Around 400 people attended a traditional English tea party at Birmingham Central Mosque – as 100 English Defence League protesters held a demonstration elsewhere in the city.
The ‘Best of British’ tea party was organised by the mosque and Police and Crime Commissioner David Jamieson in answer to the EDL protest.
On April 8, set to a backdrop of Union Flags and red-white-and-blue bunting, the mosque opened its doors to all and served tea, coffee, scones and samosas.
People from all faiths, races and religions attended to enjoy a cuppa and a chat with their neighbours.
West Midlands PCC David Jamieson said: “Those of us at the tea party gave the cold shoulder to the EDL and counter demonstrators and enjoyed a quintessentially English tea party.
“Those protesting were overwhelmingly made up of people who live outside of the second city and have no idea of our communities or way of life. I fail to see what they added to the conversation but respect their democratic right to protest and air their views.
“But on Saturday, Birmingham showed the real British values of tolerance, unity and good humour. People of all faiths came together over a cup of tea and cake to show that we’ve got much more in common than divides us.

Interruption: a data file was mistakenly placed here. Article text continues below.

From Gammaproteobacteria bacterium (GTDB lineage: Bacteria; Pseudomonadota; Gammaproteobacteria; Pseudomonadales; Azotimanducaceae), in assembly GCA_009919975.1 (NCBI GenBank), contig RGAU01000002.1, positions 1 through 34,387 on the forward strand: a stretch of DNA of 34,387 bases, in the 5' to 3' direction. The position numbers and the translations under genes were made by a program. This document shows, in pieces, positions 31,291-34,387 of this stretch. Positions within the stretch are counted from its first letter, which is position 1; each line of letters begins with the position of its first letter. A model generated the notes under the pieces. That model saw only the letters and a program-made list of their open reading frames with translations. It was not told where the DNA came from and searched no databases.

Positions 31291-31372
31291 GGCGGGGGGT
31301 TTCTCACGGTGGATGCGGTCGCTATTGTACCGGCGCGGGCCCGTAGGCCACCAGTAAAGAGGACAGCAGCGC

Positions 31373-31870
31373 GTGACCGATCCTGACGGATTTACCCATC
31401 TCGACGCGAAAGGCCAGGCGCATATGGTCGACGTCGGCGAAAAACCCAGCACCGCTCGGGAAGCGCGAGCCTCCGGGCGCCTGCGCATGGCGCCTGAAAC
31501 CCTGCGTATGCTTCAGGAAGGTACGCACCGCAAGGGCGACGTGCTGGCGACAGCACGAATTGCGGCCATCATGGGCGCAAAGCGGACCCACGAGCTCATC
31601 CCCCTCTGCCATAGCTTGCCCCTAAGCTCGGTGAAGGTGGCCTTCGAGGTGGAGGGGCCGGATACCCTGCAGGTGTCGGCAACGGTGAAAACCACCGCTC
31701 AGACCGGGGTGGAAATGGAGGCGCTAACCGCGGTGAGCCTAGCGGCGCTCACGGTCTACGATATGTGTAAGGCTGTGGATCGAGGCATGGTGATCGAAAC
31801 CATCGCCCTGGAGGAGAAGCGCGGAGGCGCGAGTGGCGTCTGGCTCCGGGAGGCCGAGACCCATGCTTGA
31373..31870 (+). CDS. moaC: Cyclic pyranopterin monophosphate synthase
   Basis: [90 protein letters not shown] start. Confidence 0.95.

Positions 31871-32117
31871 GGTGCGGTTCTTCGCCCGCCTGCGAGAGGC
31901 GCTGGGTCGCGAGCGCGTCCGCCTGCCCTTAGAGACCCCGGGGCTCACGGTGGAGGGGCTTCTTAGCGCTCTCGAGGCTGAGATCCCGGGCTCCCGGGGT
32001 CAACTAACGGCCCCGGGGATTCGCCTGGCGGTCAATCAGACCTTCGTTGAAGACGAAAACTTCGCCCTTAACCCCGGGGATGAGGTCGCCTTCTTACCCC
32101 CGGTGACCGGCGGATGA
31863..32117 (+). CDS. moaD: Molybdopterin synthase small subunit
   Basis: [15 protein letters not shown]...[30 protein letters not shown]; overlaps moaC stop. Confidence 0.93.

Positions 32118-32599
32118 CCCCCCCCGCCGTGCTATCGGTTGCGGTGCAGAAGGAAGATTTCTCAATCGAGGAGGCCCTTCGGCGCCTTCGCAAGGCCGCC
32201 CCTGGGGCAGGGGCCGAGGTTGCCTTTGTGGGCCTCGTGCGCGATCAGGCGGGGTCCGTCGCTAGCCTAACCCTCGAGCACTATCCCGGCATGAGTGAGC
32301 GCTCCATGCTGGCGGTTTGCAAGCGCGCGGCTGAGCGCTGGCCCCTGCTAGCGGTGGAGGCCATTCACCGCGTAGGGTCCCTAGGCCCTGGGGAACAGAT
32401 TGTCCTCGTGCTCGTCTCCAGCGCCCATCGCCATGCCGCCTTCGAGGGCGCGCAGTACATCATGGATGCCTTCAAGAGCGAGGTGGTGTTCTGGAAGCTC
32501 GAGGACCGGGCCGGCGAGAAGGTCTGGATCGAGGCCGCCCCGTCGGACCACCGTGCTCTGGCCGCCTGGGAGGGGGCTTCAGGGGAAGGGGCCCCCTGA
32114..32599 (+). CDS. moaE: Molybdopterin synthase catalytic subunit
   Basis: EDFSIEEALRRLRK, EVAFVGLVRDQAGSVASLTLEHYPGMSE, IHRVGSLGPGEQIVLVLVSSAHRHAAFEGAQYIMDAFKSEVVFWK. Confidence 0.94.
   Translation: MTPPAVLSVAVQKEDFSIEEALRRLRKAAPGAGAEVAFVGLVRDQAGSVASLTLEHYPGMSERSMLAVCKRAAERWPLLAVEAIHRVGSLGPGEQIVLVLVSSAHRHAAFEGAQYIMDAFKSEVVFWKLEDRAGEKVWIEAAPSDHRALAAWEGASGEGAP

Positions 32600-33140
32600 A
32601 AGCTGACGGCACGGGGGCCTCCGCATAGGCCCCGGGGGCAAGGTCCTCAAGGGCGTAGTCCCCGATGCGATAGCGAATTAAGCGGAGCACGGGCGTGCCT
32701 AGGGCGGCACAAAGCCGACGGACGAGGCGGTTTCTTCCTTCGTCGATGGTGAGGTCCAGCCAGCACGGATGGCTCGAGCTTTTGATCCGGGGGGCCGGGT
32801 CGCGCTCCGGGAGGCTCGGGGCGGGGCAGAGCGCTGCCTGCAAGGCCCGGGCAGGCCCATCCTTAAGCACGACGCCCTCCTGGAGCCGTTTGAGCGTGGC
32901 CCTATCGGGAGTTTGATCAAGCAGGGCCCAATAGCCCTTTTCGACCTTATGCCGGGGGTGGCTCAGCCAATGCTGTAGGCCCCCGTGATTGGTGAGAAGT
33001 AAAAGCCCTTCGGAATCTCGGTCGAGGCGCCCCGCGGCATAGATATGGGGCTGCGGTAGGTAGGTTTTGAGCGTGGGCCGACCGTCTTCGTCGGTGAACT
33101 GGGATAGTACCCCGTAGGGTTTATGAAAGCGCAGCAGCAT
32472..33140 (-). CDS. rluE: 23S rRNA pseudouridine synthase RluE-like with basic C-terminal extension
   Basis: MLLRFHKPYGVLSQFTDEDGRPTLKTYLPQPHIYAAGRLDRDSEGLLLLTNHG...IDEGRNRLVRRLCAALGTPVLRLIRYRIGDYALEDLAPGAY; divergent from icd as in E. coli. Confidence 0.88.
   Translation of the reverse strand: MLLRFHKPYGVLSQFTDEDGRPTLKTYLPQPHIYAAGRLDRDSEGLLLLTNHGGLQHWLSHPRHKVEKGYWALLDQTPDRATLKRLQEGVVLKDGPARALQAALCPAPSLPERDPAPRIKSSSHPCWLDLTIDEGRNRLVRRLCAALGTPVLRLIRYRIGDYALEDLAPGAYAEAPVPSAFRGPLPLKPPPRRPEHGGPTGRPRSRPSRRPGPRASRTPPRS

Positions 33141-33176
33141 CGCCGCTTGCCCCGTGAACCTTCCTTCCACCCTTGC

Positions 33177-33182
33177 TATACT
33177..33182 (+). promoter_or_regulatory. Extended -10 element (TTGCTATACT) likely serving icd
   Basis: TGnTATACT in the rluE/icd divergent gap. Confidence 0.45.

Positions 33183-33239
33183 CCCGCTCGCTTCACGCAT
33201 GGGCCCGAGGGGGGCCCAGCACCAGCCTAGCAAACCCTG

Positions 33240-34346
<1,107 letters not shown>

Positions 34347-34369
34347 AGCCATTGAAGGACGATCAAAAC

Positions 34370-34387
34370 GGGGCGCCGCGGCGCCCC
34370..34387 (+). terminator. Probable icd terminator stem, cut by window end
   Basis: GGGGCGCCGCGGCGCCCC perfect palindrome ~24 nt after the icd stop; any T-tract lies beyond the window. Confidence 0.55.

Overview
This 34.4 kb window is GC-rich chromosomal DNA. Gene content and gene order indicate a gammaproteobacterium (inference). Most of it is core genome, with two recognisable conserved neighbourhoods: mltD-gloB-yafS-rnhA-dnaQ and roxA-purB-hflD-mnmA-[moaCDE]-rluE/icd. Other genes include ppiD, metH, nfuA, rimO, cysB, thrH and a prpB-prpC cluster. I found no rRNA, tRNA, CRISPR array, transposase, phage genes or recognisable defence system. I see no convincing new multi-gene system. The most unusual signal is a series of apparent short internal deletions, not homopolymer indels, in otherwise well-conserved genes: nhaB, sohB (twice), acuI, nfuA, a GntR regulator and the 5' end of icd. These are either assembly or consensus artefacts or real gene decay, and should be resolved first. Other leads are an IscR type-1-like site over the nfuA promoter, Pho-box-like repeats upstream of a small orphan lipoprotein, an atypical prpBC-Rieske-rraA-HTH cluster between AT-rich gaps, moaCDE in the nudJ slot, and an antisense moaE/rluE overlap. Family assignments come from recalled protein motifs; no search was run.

“Far more Brummies were at the Central Mosque than the EDL’s protest.”
Muhammed Afzal, chairman of Birmingham Central Mosque, added: “We loved that the focus of Saturday was our tea party rather than the protests going on elsewhere. Our mosque is always open to all and we thought the best response to the demonstrations would be to invite our neighbours round for a cup of tea.”
Liam Byrne MP for Hodge Hill said: “This is how we protest – by celebrating the quiet miracle of a normal life and the things that we love most about our city and our country.
“Getting together as friends, getting together as neighbours, breaking a bit of Victoria sponge and having a cup of tea. That is a potent, powerful message that we will send to those who seek to divide us.”
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